I'm addicted to the Tour de France. There. I've said it.
EVERY JULY. I try to keep a lid on my enthusiasm. I know most folks really don't care to hear about it. They But they hear about it from me anyway. I bend my schedule around it. I read everything I can and tune in to little online video windows to watch early in the morning. I buy expanded cable access for one month to watch the specter. For ten years running now, I've had a mania for the Tour de France.
BEYOND BIKE HIKING. I enjoy bicycling nearly every day, either on my road bike or mountain bike. I participate in regional group cycling events like the Hilly Hundred and NITE Ride. I guess I'm what you'd call a bicycling enthusiast or advocate. I've even ridden 2,000 miles on a bicycle through India. But none of this explains to me the mania that emerges full force when the Tour de France rolls around each July.
FIRST WATCH. I began following the Tour closely after reading an article in Bicycling magazine about Lance Armstrong's bout with cancer and his upcoming attempt to ride the Tour de France. I followed that first post-cancer campaign with real interest, unaware of the nature of the Tour de France, the terms the announcers used (peloton, escape, breakaway, wheel sucker, bonking, etc.), or the real test of stamina and power it represented. By the end of it, however, I was hooked.
TEN-YEAR ADDICTION. It's been a decade of this July enthusiasm. Who would've imagined Lance Armstrong winning seven Tours in a row? Even after the American disappeared from the scene, my intense interest held. No doubt, the presence of real American contenders in the Tour like Levi Leipheimer and Christian Vande Velde, kept me particularly interested. But now the return of Armstrong to the Tour heightens my interest significantly.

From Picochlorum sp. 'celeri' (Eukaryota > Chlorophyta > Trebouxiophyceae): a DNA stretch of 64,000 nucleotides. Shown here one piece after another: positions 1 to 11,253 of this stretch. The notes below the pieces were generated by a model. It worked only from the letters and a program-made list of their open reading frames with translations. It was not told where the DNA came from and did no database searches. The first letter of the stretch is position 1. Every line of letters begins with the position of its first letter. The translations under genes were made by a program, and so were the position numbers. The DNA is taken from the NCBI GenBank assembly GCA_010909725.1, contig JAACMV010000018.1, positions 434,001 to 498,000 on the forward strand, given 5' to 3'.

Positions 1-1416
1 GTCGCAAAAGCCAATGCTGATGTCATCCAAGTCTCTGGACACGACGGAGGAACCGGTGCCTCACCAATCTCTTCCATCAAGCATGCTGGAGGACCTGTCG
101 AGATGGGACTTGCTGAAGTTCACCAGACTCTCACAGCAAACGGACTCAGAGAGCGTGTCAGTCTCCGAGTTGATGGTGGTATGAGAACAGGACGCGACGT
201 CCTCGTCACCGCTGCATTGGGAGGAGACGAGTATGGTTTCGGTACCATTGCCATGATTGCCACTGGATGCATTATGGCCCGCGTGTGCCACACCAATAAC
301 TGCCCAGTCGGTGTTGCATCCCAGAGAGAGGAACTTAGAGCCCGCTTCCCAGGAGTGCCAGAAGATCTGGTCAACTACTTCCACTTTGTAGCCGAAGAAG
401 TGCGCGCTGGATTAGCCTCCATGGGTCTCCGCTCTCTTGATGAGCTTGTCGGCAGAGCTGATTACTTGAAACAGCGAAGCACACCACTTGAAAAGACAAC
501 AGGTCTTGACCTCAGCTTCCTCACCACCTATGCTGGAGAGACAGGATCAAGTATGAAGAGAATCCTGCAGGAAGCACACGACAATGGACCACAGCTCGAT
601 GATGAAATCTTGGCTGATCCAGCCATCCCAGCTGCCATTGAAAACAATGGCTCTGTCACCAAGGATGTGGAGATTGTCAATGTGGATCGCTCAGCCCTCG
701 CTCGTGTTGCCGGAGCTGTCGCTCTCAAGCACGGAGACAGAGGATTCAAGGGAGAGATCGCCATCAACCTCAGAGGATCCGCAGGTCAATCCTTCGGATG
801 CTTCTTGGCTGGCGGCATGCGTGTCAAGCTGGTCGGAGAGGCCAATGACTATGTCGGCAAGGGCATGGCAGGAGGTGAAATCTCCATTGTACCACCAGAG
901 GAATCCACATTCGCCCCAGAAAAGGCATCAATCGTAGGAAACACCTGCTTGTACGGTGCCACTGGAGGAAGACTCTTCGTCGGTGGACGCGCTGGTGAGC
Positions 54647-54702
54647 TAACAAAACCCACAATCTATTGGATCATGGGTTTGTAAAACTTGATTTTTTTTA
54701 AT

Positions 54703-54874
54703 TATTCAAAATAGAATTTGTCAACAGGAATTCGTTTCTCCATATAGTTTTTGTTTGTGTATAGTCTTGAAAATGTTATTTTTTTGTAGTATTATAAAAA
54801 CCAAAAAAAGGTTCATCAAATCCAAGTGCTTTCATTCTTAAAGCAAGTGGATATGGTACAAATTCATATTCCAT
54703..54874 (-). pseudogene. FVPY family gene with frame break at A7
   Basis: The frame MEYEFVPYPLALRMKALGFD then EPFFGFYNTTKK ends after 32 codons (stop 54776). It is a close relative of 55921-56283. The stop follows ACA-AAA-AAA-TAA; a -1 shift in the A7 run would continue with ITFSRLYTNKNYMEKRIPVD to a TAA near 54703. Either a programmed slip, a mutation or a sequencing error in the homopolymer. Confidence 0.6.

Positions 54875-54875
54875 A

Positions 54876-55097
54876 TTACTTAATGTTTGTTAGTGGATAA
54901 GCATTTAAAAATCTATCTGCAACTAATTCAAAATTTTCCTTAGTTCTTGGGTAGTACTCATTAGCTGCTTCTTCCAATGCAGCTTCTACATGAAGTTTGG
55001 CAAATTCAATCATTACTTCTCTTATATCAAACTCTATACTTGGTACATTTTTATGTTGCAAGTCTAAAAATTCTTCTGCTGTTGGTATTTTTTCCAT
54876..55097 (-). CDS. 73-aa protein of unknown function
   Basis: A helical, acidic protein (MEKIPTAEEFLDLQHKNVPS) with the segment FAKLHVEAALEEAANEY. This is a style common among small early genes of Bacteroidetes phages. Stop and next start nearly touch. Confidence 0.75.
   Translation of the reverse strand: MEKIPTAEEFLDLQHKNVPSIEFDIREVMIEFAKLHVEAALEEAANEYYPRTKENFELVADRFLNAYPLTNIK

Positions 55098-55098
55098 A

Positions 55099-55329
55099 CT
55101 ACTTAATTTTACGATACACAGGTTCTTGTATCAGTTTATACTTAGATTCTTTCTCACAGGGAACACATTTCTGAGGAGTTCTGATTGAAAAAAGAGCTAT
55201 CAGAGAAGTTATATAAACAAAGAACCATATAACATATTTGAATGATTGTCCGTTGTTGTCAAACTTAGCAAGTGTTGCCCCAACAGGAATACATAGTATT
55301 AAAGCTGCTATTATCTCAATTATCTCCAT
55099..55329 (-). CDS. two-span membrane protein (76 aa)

SEARCHNG FOR SOURCES. My mania must be some combination of love for cycling, recognition of the pain and struggle of being in the saddle long hours and struggling up steeps, the complexity of the Tour's diverse stages and format, the incredible beauty of the countrysides, villages, and mountains of the Tour, the team strategies, the unexpected breakthroughs and turns in the drama of the race, the presence of Americans in a European-dominated sport, and the post-cancer feat of Lance Armstrong. It all adds up.
GOTTA GO... I'd write more, but Stage 7 is underway. I don't want to miss what could be the defining stage of this year's event. It's the first day in the mountains. The long stage has a Category 1 mountain climb in the middle and a Hors Categorie--beyond categorization--mountain climb at the end. Armstrong said yesterday that this stage "separates the contenders from the pretenders." We'll see where he stands in that assessment. If he's a real contender, he could be wearing the Maillot Jaune--the yellow jersey of the overall race leader--at the of the day. We'll see!